Not even the temptation to nyam turkey and down Guinness and rum punch could keep Dot Rotten away from the studio… even on Christmas day Dot released the track, ‘What Does It Take.’ Not even Christmas day brought a temporary truce, as Dot dissed Grime platforms such as GRM daily and Link up TV and demanded to be shown respect. Your turkeys weren’t burning in the oven everyone! All that smoke coming from your kitchens was sent by Grime’s very own Santa Crud-mas!! Dot Rotten attempted to draw JME out again on Boxing Day, with ‘19th God’ which included the lyrics “JME gonna pee in his bed…I ain’t ever seen a Teletubbie with a skeng” (referring to the selfie Skepta posted dressed as a Teletubbie with his adorable baby girl on his lap, on Christmas day.) 

The ante was upped with Dot’s release of ‘Dot vs BBK vs Wiley’ which is one of the more creative dubs in this historic Grime war, as Dot leveled up by releasing a 3 in 1 diss track which begins with Dot taking aim at Boy Better Know as a collective, repeatedly asking why they would include a rapist in their crew (alluding to BBK member solo 45’s court case).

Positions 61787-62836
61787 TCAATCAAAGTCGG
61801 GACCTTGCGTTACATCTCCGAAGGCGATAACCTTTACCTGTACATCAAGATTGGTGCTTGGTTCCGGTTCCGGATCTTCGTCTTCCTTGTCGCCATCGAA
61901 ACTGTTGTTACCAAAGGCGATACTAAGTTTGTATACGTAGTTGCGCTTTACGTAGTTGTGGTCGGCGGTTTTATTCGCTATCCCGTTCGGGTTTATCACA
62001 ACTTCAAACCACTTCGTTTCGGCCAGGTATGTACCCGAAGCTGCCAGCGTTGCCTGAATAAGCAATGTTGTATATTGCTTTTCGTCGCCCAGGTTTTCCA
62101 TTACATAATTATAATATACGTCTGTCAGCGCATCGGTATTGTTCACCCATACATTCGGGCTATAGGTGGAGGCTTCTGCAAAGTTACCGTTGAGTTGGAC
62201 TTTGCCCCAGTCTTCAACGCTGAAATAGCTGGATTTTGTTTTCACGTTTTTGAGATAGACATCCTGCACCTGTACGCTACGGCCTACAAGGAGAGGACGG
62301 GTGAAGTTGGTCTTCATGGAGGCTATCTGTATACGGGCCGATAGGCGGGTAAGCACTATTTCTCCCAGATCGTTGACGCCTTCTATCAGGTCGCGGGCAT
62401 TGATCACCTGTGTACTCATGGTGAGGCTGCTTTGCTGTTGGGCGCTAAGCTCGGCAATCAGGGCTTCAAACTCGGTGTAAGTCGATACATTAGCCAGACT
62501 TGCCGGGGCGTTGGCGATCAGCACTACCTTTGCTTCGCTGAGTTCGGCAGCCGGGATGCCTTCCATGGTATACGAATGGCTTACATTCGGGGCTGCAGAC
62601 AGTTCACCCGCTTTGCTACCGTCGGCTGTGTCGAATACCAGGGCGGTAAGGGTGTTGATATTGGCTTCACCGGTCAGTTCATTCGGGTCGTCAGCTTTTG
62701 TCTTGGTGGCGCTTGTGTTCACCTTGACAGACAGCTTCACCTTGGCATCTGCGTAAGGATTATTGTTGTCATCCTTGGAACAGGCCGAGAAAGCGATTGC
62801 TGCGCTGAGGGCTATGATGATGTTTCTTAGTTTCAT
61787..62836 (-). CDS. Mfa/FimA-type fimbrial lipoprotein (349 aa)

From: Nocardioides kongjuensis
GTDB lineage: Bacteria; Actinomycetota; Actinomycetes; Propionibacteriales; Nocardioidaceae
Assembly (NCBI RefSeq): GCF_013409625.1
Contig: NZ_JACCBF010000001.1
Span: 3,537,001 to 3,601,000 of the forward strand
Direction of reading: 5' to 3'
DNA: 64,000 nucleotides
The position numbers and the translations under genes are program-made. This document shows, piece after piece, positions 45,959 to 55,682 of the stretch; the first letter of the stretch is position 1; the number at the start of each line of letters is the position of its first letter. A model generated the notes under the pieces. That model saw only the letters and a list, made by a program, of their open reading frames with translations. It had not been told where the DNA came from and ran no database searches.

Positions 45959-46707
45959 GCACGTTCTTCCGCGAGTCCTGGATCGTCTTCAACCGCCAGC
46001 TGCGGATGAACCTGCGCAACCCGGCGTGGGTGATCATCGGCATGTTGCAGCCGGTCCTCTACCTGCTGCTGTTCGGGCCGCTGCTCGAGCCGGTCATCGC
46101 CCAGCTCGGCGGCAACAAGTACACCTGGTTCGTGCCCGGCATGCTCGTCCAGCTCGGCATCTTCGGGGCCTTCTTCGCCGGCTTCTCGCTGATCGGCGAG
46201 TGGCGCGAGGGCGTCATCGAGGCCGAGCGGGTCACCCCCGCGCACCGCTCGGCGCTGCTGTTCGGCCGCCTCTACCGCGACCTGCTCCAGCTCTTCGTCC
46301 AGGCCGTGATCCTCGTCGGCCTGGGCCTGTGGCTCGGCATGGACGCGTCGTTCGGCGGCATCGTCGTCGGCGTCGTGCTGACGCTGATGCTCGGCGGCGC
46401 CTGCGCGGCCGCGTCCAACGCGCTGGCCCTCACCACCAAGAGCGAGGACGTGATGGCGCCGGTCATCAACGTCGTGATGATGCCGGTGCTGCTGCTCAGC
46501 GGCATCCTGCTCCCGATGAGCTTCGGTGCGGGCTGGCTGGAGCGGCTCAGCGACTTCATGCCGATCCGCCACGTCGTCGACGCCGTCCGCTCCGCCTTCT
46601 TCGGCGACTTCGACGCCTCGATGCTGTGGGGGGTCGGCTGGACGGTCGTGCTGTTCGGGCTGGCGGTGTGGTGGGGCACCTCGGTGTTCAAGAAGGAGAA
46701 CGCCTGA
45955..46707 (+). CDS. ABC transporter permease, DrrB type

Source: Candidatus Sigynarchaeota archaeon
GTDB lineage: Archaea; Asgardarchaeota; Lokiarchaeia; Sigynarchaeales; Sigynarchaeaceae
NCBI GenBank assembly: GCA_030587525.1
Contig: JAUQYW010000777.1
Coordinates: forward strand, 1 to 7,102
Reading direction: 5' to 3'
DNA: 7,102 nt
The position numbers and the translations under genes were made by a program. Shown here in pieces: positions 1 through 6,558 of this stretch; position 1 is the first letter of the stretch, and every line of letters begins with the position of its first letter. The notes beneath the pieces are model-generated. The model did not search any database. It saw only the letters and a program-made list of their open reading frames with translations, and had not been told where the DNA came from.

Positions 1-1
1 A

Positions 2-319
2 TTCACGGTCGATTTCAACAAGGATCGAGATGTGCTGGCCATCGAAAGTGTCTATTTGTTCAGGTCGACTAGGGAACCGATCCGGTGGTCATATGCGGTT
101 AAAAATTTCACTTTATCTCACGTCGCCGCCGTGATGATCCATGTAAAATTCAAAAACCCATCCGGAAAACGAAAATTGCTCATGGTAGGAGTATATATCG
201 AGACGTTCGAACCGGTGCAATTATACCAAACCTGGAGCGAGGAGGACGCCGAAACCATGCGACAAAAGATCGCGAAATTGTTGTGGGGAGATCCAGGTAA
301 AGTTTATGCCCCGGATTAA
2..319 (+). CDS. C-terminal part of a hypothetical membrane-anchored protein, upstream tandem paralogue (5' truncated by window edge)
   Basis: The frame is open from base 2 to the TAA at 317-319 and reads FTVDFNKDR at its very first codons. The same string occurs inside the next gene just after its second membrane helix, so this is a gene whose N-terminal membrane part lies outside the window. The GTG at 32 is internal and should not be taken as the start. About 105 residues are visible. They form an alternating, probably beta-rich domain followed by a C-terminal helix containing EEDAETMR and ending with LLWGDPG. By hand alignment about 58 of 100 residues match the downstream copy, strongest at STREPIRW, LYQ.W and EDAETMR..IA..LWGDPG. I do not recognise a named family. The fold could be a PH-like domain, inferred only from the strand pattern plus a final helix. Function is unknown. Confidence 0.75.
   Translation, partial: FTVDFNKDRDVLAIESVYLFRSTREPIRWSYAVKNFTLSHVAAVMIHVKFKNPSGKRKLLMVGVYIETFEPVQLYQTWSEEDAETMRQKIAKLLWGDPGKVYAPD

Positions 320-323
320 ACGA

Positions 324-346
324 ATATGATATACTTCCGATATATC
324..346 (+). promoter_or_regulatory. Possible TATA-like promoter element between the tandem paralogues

The second part of the dub fully mocked it, by using Wiley’s worldwide hit ‘Boasty’ as the instrumental. The last part of the dub ‘Warning Shot’ is Dot in assassination mode – he’s taking no prisoners and he’s not playing, as he switches to an erratic flow of fury as he states he thinks Wiley should stick to dancehall and he is here to bring “Gangster Grime” from south West London to the masses, and also proclaims himself, “The king of the Grime scene.”

Godfather vs King of Grime?

There is no doubting that Dot Rotten (who should be respected for his contribution in solidifying the foundations of Grime since 2004, whether you think he is mad or not) has been the ignition Grime needed to bring clash culture hurtling into a new decade, which allowed old Grime heads to reminisce in the nostalgic days of Grime clashes, as far back as Kano vs Wiley, Skepta vs Devilman, Shystie vs Fury or Wiley vs Lethal B and in recent times, Chip vs Bugzy Malone. It also introduces the new generation of Grime heads to the essence of Grime and the sport of clashing.